Obesity is becoming a huge problem throughout the world. From young kids, to elderly citizens, many people are afflicted with the condition. On top of that, it seems to be getting worse. The problem is that people fail to understand how much of a health hazard it is. If weight problems continue, they can give way to dozens of illnesses including diabetes, heart conditions, stroke, gallstones, high cholesterol, cancers of different types, and gout.
If you aren’t really into biology, then you may be surprised to hear that the pancreas is responsible for some very important hormones. It does not just help with digestive enzymes, but is also responsible for the production and release of insulin, the hormone responsible for the breakdown of sugar and other foods. If the pancreas is not working properly, it could lead to a lot of problems with blood sugar control as well as digestive issues within the body.
What makes the pancreas unique is that it functions as both endocrine and exocrine organ. It works in the endocrine system by releasing hormones like insulin, glucagon, pancreatic polypeptide, and somatostatin. Located in the abdominal cavity, the pancreas is one of the most vital organs of the body.
The pancreas is divided into four parts, the head of pancreas, the neck of pancreas, the body of pancreas and the tail of pancreas. Did you know that diabetes can occur because there is something wrong with the pancreas? Yes, if the pancreas isn’t functioning properly, it can lead to an inadequate amount of insulin production or no insulin production at all.
The part of pancreas that is endocrine in nature and produces hormones is known as islets of Langerhans. These are grape-like cell clusters that are responsible for the production of pancreatic hormones like insulin that help to control blood sugar. These islet cells contain four different types of cells:
- The alpha cells: These are the cells that comprise 20% of the islets and produce the hormone glucagon. Glucagon regulates blood glucose and is released in the blood when there is low blood sugar.
- The beta cells: The beta cells are the ones that create and secrete the hormone insulin. It comprises 75% of the islets. Whenever the blood sugar level is high, insulin is automatically released into the blood streams.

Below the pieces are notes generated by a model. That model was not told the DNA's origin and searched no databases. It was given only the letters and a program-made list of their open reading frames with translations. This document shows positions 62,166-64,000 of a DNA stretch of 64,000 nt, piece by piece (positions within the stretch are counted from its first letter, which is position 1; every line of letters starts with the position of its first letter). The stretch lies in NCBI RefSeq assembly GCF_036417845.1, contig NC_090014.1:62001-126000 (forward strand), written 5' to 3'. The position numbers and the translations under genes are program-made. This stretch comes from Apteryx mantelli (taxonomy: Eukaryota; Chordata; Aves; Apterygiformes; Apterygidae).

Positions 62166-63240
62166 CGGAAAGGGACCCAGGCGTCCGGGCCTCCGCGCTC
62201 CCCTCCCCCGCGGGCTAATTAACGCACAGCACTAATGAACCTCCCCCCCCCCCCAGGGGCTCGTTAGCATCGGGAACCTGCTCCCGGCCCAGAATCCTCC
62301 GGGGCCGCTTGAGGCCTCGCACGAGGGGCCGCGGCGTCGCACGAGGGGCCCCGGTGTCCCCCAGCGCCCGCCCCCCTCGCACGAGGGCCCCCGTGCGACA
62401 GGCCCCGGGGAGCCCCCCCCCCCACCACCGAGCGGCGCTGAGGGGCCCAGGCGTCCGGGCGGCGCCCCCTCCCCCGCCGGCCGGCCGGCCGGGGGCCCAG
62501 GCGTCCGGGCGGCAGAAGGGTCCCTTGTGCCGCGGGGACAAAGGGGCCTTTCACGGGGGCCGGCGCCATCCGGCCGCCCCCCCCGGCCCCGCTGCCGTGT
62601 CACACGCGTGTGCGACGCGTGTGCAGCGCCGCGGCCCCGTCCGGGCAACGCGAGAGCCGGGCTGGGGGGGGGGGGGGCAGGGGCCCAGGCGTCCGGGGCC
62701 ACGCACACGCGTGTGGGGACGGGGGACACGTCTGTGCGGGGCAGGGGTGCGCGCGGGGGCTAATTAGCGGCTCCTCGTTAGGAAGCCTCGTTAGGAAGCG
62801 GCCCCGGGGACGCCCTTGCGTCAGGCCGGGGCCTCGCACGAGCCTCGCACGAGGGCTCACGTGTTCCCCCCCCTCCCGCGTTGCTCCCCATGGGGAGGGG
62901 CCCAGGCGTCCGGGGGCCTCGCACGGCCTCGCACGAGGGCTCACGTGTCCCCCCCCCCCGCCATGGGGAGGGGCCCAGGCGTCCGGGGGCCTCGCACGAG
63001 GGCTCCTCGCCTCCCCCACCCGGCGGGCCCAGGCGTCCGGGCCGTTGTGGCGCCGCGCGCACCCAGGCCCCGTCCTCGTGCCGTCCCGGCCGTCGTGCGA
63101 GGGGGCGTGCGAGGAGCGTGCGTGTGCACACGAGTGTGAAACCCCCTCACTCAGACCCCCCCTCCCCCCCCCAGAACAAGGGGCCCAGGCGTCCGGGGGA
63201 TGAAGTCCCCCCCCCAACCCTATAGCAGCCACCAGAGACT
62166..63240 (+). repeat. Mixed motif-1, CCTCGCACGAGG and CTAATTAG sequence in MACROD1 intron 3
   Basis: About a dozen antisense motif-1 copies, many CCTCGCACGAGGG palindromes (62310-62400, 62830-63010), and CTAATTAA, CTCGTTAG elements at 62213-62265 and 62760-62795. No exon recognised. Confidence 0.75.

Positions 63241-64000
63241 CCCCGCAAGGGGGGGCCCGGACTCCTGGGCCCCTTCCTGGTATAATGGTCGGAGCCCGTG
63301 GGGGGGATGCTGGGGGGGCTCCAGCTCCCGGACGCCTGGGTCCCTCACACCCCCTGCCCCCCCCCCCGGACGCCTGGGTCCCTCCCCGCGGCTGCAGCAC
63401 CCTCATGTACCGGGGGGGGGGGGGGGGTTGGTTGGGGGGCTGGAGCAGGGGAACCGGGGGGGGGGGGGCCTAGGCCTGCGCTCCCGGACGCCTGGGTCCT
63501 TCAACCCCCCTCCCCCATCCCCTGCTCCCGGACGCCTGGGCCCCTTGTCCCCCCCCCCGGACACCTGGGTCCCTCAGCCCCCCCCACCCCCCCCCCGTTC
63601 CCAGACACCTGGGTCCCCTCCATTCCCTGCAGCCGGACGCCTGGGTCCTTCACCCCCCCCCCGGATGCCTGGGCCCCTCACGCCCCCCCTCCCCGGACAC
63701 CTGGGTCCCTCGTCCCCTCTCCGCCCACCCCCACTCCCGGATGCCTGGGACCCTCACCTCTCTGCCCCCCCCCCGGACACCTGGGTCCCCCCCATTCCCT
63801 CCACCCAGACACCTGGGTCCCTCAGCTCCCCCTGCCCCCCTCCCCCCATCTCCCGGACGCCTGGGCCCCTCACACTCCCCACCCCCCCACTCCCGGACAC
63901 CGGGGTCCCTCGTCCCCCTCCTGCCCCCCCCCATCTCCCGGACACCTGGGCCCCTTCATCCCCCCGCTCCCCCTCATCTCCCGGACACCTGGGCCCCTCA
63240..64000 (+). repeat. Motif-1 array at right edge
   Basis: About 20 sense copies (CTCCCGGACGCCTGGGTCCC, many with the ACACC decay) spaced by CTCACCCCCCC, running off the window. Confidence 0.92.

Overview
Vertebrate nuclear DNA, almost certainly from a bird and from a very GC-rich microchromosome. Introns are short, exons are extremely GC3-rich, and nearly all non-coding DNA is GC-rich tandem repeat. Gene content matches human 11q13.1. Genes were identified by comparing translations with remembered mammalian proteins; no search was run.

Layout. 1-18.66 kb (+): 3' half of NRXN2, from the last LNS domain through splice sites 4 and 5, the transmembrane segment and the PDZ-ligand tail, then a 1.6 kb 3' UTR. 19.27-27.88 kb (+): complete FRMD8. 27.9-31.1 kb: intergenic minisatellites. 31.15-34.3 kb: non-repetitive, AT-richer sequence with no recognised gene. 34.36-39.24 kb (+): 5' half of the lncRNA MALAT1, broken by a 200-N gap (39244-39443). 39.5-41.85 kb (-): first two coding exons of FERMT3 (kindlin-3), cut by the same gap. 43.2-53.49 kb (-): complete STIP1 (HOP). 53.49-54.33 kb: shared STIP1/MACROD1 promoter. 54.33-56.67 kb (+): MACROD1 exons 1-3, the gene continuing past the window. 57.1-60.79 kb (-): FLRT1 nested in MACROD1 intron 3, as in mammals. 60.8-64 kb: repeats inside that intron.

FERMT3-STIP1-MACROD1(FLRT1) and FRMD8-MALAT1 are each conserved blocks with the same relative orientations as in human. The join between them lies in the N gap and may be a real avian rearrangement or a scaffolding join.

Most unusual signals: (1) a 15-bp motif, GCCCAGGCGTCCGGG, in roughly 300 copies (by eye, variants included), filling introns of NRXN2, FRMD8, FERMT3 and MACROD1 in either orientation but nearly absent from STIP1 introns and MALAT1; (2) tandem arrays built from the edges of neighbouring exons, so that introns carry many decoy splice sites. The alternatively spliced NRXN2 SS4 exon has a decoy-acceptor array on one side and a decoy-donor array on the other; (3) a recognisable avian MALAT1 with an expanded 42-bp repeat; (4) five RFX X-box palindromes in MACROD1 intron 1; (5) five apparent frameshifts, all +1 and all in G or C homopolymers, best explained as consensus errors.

- The delta cells: These cells make up 4% of the islet cells and produce the hormones somatostatin and peptide hormones. The somatostatin hormone released by the pancreas is an inhibiting hormone and stops the release of insulin as well as glucagon.
- The PP cells: Making up about 1% of the islet cells, the PP cells secrete pancreatic polypeptide hormone. It is believed that this hormone is responsible for the appetite as well as regulation of endocrine as well as exocrine secretions. This hormone is released when a person fasts or when food consumption needs to stop.
The Role of Insulin and Glucagon
It is the job of insulin to help in moving glucose from the blood to other parts of the body like the muscles and tissues. It also helps in releasing energy so that the body can function properly. Insulin also lets the liver absorb all excess glucose and convert it to glycogen and store in the body for use during stressful situations.
The more sugar there is in blood, the more your insulin levels will rise. From fat cells to blood cells and muscles, all of them absorb glucose while insulin helps in its breakdown. Keep in mind that glucagon will never be released in blood streams if insulin is already present. This is the beauty of the pancreas, it knows when to release which hormones.
Glucagon is the hormone that is produced by pancreas in order to increase the supply of glucose from the body. As soon as the blood glucose levels go down, larger amounts of glucagon is secreted in the blood streams so as to get the glucose level to normal ranges again. Glucagon helps the liver in releasing stored glucose so that blood sugar levels can be maintained.